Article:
Incredibly Rare UV Flash Seen When White Dwarf Went Supernova

A previously snapped image of the nebula left behind by a type Ia supernova. NASA/CXC/U.Texas

If a star is not massive enough to become a supernova, it will eventually lose its outer layers and its exposed core will become known as a white dwarf. Some of these white dwarfs, however, are still committed to an explosive ending.

These kinds of supernovae, known as Type Ia (pronounced One-A), are well studied and yet they continue to surprise researchers. The latest example is the unexpected emission of ultraviolet (UV) light from a Type Ia event that took place on December 28, 2019. Reported in The Astrophysical Journal, the UV flash lasted for about a day.

This is only the second time that a UV flash has been recorded from a Type Ia supernova. Usually, these events don’t get hot enough to produce UV flashes, so the researchers think the white dwarf experienced something unusual to do so this time.

“The UV flash is telling us something very specific about how this white dwarf exploded,” lead author Adam Miller, from Northwestern University, said in a statement. “As time passes, the exploded material moves farther away from the source. As that material thins, we can see deeper and deeper. After a year, the material will be so thin that we will see all the way into the center of the explosion.”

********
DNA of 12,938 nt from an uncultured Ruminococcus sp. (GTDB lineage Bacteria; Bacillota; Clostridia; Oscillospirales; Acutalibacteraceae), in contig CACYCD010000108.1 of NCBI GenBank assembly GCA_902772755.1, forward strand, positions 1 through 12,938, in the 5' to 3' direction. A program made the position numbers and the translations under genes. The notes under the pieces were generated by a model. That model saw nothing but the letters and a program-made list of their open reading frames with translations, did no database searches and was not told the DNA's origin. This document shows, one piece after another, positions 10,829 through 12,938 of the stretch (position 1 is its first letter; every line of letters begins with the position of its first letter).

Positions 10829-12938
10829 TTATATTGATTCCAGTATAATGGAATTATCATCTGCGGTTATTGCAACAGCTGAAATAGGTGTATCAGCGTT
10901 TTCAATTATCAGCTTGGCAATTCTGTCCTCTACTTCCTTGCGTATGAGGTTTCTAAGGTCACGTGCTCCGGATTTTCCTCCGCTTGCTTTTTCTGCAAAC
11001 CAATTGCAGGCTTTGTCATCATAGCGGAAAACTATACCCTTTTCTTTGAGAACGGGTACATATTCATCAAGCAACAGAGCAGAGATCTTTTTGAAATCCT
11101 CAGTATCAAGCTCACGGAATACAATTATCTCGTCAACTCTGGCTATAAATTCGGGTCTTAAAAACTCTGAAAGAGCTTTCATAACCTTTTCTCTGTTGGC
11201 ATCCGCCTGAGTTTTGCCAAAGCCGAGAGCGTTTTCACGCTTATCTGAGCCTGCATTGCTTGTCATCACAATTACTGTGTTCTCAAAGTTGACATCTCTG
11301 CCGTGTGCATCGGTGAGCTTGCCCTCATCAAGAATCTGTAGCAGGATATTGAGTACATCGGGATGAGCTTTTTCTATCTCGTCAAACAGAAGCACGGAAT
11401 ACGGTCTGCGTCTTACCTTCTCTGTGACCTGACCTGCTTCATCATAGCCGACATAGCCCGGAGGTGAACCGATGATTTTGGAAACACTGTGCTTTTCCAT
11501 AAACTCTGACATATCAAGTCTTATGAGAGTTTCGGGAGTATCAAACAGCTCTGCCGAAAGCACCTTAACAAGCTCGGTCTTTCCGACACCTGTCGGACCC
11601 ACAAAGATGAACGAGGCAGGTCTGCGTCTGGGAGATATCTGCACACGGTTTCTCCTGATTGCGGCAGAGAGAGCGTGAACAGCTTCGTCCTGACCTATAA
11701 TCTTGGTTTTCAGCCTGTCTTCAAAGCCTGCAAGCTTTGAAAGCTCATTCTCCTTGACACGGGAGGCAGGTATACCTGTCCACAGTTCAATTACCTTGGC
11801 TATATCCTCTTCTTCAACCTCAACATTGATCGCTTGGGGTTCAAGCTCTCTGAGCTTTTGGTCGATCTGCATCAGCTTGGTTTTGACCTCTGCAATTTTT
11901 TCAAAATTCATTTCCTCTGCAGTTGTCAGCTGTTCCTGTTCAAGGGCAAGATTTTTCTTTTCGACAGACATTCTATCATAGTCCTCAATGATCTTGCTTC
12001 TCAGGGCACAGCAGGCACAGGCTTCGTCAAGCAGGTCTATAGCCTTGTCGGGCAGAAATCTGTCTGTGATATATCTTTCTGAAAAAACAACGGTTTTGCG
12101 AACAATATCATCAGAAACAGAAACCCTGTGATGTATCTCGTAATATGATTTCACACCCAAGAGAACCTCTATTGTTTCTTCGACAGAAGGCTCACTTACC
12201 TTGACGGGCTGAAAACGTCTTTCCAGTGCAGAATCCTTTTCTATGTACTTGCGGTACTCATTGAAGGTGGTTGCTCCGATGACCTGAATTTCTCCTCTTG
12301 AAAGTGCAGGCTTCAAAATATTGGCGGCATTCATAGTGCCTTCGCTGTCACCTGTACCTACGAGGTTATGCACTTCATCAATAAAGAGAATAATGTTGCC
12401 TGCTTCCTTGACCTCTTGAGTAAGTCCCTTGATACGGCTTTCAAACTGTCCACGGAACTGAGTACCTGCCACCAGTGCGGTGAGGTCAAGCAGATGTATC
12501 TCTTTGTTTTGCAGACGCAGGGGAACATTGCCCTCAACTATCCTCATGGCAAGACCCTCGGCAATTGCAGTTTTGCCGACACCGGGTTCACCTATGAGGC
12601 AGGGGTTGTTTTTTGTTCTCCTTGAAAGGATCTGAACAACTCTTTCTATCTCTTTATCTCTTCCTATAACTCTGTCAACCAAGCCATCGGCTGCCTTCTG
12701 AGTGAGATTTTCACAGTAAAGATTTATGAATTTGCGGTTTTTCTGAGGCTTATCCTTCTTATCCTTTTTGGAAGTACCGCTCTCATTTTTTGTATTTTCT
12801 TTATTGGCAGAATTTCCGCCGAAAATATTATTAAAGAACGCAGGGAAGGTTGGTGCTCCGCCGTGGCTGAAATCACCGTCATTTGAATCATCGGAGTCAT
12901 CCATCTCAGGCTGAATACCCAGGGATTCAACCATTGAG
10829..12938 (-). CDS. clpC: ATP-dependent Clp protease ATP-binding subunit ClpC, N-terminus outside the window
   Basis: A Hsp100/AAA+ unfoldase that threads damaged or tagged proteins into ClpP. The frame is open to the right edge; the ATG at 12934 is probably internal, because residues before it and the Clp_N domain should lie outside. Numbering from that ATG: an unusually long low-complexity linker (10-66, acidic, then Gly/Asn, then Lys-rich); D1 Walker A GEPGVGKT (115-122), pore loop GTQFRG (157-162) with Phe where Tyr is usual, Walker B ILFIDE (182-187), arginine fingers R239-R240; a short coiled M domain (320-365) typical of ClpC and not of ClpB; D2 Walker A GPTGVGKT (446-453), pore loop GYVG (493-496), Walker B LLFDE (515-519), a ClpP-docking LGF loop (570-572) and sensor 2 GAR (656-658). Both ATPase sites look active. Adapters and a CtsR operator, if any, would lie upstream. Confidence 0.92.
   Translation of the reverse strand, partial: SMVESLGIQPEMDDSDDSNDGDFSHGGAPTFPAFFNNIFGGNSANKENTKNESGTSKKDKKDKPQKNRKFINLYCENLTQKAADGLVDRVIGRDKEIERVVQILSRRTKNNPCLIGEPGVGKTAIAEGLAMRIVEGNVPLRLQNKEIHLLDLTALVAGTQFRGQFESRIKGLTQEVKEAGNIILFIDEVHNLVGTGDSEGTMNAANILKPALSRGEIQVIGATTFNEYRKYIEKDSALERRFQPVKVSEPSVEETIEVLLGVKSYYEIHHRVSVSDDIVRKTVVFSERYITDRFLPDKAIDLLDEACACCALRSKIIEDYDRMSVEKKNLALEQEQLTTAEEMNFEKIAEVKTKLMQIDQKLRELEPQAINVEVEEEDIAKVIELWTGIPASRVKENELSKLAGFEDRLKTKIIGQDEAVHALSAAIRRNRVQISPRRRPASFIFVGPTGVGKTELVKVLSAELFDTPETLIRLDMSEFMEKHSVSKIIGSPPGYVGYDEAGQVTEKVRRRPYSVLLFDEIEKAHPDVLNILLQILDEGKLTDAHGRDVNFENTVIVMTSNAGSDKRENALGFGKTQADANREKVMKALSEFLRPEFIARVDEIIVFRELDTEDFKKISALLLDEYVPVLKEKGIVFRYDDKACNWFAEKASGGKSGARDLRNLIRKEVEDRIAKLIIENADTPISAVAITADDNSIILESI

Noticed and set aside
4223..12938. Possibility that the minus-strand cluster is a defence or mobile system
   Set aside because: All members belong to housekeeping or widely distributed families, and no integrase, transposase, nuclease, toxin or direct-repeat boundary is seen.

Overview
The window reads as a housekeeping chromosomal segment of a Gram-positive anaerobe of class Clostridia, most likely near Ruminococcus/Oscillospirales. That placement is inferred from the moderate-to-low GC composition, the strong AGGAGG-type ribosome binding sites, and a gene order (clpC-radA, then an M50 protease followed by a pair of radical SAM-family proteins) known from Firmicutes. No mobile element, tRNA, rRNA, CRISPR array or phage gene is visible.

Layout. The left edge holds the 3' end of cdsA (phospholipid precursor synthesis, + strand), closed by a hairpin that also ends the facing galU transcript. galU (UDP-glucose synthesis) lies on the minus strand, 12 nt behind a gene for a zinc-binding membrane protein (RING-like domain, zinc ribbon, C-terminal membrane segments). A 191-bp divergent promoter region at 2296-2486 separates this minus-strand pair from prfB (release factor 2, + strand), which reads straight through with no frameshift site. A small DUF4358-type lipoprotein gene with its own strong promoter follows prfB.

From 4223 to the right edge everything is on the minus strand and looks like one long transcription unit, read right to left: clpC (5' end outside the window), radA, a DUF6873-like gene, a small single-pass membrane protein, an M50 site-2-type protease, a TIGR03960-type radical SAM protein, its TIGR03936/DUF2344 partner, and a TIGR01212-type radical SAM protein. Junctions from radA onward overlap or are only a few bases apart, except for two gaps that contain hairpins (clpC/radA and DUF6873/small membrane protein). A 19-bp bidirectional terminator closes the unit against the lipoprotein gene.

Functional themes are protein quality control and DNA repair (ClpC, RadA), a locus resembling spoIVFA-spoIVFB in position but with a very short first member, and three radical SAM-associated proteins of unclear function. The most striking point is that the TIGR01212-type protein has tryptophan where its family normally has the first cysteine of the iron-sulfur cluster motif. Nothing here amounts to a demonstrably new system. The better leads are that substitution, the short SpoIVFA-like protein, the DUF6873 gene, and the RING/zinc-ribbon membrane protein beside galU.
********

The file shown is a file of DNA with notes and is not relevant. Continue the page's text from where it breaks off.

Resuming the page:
Blue dot indicates the location of SN2019yvq in a relatively nearby galaxy 140 million light-years from Earth. Northwestern University

The team is working with four scenarios while they wait for more observations. The first scenario has the white dwarf consuming its companion so quickly that the material thrown out by the explosion interacted with the material coming from the companion. A second possibility suggests the white dwarf's core, rich in radioactive material, interacted with the degenerate star's outer layers, making it reach higher temperatures. The third possibility is the white dwarf had a layer of helium and an inner layer of carbon. The material from its companion led to the ignition of the helium and produced the first explosion. As this was happening, the carbon also ignited, producing a second explosion and the UV flash. Finally, this might be the result of a white dwarf merger.

“Within a year,” Miller said, “we’ll be able to figure out which one of these four is the most likely explanation.”

Type Ia supernovae explode with a characteristic luminosity, which makes them ideal “standard candles” to measure the distance of faraway galaxies. These explosions also create most of the iron in the universe, so understanding how they work is key to finding out where our planet came from. 

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